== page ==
Rose

Manfred Richter – Pixabay

With so many events being postponed at the moment, one of the silver linings is extra time for planning. Maybe you’ve worked out all the colours and mixed a music playlist for your special day, matched the food with the wine, and organised the perfect cutlery and floor coverings, but are you going to be engaging all the human senses?

Remember it’s not just about how things look, sound, feel and taste. Scents are powerful shapers of mood, and makers of memories. The power of aromas comes from the way they bypass our intellects and make deeper, more animal connections.

A rose by any other name

In Japan, aromatherapy is commonly used in workplaces to improve morale and boost productivity, as well as reducing anxiety and depression. In real estate sales, the old freshly baked bread trick has spawned modern variants such as citrus, green tea and cedar.

In the business context, some firms have come up with signature smells to anchor their products deep in customers minds.

Many celebrities have their own signature perfumes and candles, but you don’t have to be David Beckham or Gwyneth Paltrow to play around with aromas. All it takes is some understanding of what you’re mixing and matching, and how you’re delivering your aromatic experience.

girl in lavender field

Pixabay

Fragrance 101

Perfumers think in terms of ‘notes’ (top, heart and bass) with the top notes lasting 5-15 minutes and the bass notes as long as six hours. Examples of top notes are lavender and bergamot. Heart notes include most of the fruity smells. Bass notes tend to be spices and woody aromas.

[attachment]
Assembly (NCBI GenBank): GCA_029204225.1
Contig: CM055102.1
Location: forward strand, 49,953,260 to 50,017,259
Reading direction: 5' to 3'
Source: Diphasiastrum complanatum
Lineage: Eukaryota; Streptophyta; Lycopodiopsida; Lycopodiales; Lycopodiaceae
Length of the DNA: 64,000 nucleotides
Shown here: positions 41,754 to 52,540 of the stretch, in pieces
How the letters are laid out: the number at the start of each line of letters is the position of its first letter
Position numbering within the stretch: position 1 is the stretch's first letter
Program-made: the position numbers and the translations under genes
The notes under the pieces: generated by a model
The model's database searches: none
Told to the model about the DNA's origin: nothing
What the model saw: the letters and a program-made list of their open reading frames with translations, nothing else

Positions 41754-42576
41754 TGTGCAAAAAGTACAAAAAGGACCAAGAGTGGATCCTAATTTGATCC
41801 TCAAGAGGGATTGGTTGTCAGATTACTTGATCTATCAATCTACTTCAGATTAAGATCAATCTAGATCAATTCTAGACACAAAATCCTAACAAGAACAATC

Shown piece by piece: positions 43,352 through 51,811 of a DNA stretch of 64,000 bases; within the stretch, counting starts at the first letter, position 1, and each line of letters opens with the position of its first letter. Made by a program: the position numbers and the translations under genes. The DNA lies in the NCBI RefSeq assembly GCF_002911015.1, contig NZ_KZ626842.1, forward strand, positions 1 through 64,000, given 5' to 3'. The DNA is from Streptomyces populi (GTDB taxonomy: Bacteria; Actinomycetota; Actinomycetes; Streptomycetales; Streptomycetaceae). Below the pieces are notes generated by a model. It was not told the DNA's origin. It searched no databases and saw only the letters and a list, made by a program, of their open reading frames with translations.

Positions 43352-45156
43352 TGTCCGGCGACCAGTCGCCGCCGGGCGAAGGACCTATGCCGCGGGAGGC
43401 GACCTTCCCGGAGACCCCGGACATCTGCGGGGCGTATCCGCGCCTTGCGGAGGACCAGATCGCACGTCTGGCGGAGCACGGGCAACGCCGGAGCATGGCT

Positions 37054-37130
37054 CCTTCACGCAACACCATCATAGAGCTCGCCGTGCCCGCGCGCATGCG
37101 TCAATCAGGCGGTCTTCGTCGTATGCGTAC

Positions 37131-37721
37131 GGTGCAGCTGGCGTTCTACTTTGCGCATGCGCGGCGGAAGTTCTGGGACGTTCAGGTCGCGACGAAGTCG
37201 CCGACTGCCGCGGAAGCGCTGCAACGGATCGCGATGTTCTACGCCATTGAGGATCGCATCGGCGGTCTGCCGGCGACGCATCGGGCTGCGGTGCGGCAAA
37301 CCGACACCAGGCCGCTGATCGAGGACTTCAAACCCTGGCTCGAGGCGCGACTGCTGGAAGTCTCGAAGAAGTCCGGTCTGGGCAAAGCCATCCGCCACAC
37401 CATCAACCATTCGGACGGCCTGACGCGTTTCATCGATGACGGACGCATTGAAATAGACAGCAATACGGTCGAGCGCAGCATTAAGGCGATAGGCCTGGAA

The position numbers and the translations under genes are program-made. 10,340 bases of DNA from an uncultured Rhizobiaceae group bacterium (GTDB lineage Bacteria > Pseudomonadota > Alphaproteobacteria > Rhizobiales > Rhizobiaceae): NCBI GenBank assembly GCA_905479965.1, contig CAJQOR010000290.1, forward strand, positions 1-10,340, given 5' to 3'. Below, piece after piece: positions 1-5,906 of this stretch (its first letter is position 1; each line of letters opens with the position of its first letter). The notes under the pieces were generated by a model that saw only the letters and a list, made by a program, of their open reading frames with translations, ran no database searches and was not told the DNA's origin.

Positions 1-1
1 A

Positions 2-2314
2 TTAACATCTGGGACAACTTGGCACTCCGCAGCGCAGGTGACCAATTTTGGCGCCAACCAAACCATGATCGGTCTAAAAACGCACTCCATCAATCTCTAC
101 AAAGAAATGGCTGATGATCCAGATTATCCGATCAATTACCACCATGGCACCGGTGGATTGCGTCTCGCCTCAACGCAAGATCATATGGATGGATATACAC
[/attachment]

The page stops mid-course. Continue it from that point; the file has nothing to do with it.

You can aim for similar combinations or single note effects using essential oils (in burners or candles), electronic aroma dispensing devices, fresh flowers, or incenses.

Fantastic food-related smells can come from obvious sources like coffee, chocolate, herbed breads, lime and vanilla.

The key is to compliment or augment whatever you’re doing at your event, making positive memories.

Scents or smells?

Remember one person’s heaven in terms of aroma might be another’s hell. Scent memories are very individual things. There are also allergies to consider, and some people have headaches triggered by incense, for example. Other people have anosmia, which means they can’t smell anything at all.

If your event is in a single room, think about what scent or scents might contribute to what you are trying to achieve. If your event is large, try different scents in different rooms. Experiment and see what works.

Less is more

Aromas are at their best when they come from natural rather than artificial sources, and when they are subtle, rather than overpowering, so go easy and test things out before the crowds arrive.

Enjoy your extra-memorable event, and remember to smell the roses!

 

David Lowe